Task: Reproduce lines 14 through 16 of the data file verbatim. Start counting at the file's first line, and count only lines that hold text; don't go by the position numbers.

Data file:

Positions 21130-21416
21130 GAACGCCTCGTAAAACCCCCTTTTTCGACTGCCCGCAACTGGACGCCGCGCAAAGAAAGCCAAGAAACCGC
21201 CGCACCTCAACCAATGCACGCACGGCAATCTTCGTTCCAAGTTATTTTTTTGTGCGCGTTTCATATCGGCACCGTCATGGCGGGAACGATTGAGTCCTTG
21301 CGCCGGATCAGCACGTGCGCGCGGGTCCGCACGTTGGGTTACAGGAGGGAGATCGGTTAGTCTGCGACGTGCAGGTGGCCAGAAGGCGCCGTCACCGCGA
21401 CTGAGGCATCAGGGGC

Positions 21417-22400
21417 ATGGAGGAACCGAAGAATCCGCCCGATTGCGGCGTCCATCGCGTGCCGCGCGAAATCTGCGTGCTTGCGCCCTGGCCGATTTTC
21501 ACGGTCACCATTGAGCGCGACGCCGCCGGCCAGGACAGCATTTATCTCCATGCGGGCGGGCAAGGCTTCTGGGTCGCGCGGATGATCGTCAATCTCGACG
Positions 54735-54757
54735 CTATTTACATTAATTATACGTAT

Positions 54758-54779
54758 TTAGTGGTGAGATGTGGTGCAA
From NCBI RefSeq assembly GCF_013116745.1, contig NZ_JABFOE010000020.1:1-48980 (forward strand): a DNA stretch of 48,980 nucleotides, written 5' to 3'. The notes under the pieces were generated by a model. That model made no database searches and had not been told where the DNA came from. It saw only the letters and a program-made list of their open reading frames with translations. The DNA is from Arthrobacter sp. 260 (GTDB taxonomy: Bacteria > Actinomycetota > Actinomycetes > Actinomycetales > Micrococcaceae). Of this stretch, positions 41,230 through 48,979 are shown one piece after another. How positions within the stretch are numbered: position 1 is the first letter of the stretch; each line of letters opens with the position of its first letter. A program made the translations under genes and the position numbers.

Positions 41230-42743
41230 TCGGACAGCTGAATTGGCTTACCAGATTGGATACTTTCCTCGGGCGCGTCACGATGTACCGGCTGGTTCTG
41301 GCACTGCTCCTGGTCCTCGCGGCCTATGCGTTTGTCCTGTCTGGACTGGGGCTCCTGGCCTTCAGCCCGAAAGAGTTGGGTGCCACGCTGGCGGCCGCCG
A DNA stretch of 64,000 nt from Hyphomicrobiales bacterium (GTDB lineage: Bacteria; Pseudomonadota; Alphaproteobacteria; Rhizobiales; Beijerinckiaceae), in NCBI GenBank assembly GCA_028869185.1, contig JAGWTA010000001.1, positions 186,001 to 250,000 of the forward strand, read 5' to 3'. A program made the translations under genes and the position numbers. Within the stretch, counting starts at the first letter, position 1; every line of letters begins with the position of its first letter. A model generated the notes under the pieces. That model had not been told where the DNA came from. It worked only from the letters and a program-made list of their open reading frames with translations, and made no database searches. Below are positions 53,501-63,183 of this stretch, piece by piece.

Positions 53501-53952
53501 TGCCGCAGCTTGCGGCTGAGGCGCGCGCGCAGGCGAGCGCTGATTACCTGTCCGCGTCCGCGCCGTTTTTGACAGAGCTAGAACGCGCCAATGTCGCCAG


Positions 41230-42743
41230 TCGGACAGCTGAATTGGCTTACCAGATTGGATACTTTCCTCGGGCGCGTCACGATGTACCGGCTGGTTCTG
41301 GCACTGCTCCTGGTCCTCGCGGCCTATGCGTTTGTCCTGTCTGGACTGGGGCTCCTGGCCTTCAGCCCGAAAGAGTTGGGTGCCACGCTGGCGGCCGCCG